Delivered in partnership with the Olympic Winter Institute of Australia and Snow Australia (Olympic Sports), and Snow Australia and Australian Paralympic Committee (Paralympic Sports), the NSWIS Winter Sports Program aims to support Australian winter sport athletes achieve medal outcomes at the 2022 and 2026 Winter Olympic Games.

The partnership is also supported by Perisher and Thredbo ski resorts providing access to world class on-snow training and competition facilities, as well the Office of Sport through the Jindabyne Sport and Recreation Centre providing world class off-snow training facilities and accommodation.

The Winter Sports program boasts world's best para athletes including three-time Paralympian Mel Perrine. Following her two bronze medal performances in the super combined and the giant slalom at the PyeongChang 2018 Paralympic Winter Games, Perrine added World Championship gold to her results at the 2019 World Para Alpine Skiing Championships in Kranjska Gora, Slovenia. Perrine and her guide Bobbi Kelly, took home a full complement of medals in the visually impaired classification; securing gold in the super combined, silver in the women’s giant slalom and super g; and bronze in the slalom. Fellow vision impaired para alpine skier Patrick Jensen had a breakthrough 2019/20 World Cup season. Guided by Amelia Hodgson, Jensen claimed back to back bronze medals in the slalom at the Prato Nevoso World Cup in Italy; followed by a third bronze medal in Jasna, Slovakia.

Two-time Paralympic sit-skier Victoria Pendergast reached the World Cup podium in 2019, winning two medals in Giant Slalom at Veysonnaz, Switzerland. More recently, Sam Tait earned his debut World Cup podium in 2020, claiming bronze in the Giant Slalom (Sit-Ski) in Jasna, Slovakia.

Para snowboarder Ben Tudhope showed his promise as a future talent at just 14 when he became the world’s youngest ever Winter Paralympian, competing at both the Sochi 2014 and PyeongChang 2018 Paralympic Winter Games. Tudhope claimed silver at his first World Championships, adding to his dual gold medals in the Banked Slalom at the 2019 La Molina World Cup in Spain. The 2020 season proved Tudhope’s finest to date; the youngster winning two gold and three silver World Cup medals, and being crowned the Crystal Globe champion.

The program also boasts worlds’ best able bodied athletes and successful freestyle mogul trio, Matthew Graham, Jakara Anthony and Britteny Cox.  After debuting the 2014 Sochi, Russia Olympic Winter Games where he finished seventh, Matthew Graham went on to claim silver in both the men’s moguls at the PyeongChang 2018 Olympic Winter Games and the 2019 Deer Valley, USA FIS Freestyle World Championships. In doing so Graham became the first NSWIS Winter Sport athlete to progress through the NSWIS development pathway to claim an Olympic medal.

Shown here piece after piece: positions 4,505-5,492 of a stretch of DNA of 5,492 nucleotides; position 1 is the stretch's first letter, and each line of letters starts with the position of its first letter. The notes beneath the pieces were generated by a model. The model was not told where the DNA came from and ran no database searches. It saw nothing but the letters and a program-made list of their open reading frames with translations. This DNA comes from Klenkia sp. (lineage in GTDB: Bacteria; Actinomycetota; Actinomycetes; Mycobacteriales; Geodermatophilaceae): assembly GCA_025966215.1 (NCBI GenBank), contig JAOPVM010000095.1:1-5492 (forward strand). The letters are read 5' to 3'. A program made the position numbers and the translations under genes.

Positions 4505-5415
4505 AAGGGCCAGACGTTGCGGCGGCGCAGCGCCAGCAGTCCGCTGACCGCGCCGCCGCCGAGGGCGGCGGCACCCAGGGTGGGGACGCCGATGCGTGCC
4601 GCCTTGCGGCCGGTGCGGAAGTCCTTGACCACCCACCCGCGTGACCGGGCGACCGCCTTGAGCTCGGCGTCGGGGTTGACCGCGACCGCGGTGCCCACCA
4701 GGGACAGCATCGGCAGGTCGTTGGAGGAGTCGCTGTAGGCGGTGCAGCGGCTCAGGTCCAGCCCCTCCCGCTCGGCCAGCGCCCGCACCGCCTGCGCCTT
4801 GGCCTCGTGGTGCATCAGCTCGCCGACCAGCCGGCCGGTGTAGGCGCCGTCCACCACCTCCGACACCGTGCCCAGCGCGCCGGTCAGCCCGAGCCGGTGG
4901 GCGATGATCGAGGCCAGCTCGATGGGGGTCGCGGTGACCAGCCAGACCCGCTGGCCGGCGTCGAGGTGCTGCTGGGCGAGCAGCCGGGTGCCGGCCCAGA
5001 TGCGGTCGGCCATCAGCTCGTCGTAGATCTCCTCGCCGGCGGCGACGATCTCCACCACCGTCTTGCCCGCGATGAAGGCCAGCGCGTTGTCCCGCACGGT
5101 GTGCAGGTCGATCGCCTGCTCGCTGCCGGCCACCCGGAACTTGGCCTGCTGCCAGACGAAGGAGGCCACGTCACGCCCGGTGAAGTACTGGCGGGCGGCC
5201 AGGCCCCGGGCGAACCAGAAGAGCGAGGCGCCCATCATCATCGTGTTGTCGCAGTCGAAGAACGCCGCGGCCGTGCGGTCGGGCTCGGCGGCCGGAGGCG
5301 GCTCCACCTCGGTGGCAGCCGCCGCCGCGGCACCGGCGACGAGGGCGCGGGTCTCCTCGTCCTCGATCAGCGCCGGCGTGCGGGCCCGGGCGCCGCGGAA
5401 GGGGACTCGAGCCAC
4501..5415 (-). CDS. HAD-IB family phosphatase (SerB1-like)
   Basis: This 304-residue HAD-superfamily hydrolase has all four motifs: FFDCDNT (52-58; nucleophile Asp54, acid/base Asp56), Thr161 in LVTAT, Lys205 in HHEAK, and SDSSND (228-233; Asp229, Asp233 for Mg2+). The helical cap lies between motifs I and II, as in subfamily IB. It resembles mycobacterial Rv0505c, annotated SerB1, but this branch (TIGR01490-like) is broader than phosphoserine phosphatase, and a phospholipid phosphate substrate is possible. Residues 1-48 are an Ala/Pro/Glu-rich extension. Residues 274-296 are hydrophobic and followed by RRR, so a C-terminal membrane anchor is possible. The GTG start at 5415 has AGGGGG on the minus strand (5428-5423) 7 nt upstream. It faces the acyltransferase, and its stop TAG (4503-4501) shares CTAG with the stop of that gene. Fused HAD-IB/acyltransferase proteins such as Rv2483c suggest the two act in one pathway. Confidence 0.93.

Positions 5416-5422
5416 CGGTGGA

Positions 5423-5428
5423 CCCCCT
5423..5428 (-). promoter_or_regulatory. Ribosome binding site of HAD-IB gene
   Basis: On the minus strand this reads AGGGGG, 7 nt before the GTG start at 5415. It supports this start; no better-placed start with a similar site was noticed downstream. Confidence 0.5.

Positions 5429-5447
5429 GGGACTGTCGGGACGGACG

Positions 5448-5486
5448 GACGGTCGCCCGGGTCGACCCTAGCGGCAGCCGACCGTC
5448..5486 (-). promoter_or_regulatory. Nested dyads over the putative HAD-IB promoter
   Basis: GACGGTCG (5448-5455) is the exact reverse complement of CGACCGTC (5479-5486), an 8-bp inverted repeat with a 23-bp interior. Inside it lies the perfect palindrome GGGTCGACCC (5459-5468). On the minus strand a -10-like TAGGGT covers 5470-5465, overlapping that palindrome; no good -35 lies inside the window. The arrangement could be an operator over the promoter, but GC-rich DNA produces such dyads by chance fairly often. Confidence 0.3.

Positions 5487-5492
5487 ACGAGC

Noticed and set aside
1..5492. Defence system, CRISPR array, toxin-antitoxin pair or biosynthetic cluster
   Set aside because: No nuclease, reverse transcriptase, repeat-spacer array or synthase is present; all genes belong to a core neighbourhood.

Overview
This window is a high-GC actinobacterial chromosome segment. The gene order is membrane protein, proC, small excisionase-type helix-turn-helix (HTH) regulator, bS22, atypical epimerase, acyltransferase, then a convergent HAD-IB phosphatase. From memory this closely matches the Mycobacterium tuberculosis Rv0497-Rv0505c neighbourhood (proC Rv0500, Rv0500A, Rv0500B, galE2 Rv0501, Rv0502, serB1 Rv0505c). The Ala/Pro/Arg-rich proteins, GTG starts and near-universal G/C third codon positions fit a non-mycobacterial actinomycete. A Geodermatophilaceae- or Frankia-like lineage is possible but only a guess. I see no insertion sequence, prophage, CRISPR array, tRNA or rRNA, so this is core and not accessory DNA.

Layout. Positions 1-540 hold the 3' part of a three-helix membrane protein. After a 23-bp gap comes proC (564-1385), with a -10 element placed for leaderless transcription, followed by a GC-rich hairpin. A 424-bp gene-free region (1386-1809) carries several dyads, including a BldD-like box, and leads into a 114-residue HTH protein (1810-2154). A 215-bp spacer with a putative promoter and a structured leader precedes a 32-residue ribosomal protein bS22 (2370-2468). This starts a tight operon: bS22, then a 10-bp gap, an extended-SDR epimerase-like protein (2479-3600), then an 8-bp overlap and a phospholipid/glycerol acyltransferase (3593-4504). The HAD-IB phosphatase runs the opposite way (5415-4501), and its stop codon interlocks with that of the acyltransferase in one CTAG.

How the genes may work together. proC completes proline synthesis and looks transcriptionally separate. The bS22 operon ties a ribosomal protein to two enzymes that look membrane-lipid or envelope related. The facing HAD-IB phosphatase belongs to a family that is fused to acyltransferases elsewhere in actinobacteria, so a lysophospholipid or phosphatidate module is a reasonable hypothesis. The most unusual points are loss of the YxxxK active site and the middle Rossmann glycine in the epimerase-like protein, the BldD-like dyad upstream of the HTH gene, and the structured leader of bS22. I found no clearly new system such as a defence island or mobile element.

After narrowly missing a medal on debut placing fourth in women’s moguls at the PyeongChang 2018 Olympic Winter Games, Jakara Anthony backed up that performance claiming multiple women’s FIS Freestyle World Cup medals and finished second overall in the women’s FIS Freestyle World Cup standings including a standout silver medal performance at the 2019 Deer Valley, USA FIS Freestyle World Championships. Anthony continued to shine in 2020 claiming another four women’s FIS Freestyle World Cup medals and finishing the season ranked second in the overall standings for consecutive years. Britteny Cox was crowned women’s moguls FIS Freestyle World Cup and World Champion in 2017. Cox also narrowly missed an Olympic medal at the 2018 PyeongChang, Korea Olympic Winter Games and is back to worlds best form with a third place at the 2020 Ruka, Finland FIS Freestyle World Cup.

In 2018 Jarryd Hughes continued to add to Australia’s international success, producing a silver medal performance at the PyeongChang 2018 Olympic Winter Games in snowboard cross, becoming the second NSWIS winter sports athlete to progress through the NSWIS development pathway to claim an Olympic medal. During the 2020 FIS Snowboard Cross World Cup season, several Australians secured podiums including Cam Bolton who took silver in Montafon, Australia, and Adam Dickson - whose breakthrough performance in Veysonnaz, Switzerland earned him a bronze medal; the first World Cup podium of his career.

Belle Brockhoff made a remarkable comeback after being sidelined with an ACL injury, returning to world's best form, and finishing the women’s FIS Snowboard Cross World Cup season with five incredible podium finishes from six starts (one gold, one silver and three bronze) and narrowly missing the Crystal Globe finishing second in the overall standings.

Josie Baff made history at the Lausanne 2020 Winter Youth Olympic Games, claiming Australia’s first ever gold medal in women’s snowboard cross. Baff finished just 0.05 seconds ahead of French snowboarder Margaux Herpin, signalling she is well and truly on the radar as a future star.

NSWIS Park & Pipe athlete Tess Coady exceeded all expectations, returning from an ACL injury at the PyeongChang 2018 Olympic Winter Games in women’s slopestyle to record Australia’s first ever gold medal in FIS Snowboard Slopestyle World Cup in Seiser Alm, Italy.

Coaches:

Patrick Walsh

NSWIS Head Coach - Park & Pipe

Annie Geiger

Para Sports Program Coordinator

Stan Wu

OWIA Head Coach - Snowboard Slopestyle

Harald Benselin

OWIA Head Coach - Snowboard Cross

Leon Tarbotton

National Freeski Development Coach

Kate Blamey

NSWIS Coach – Freestyle Moguls

David Parr

National Park & Pipe Program Manager

Jason Clauscen

NSWIS Coach – Snowboard Cross

Peter McNiel

NSWIS Head Coach - Freestyle Moguls

Peter Topalovic

NSWIS Program Coordinator

Steve Desovich

OWIA Head Coach - Freestyle Moguls

Shawn Fleming

OWIA Head Coach - Ski Cross

Program Components:

  • Para Alpine & Snowboard
  • Park & Pipe
  • Snowboard Cross
  • Freestyle Moguls
  • Individual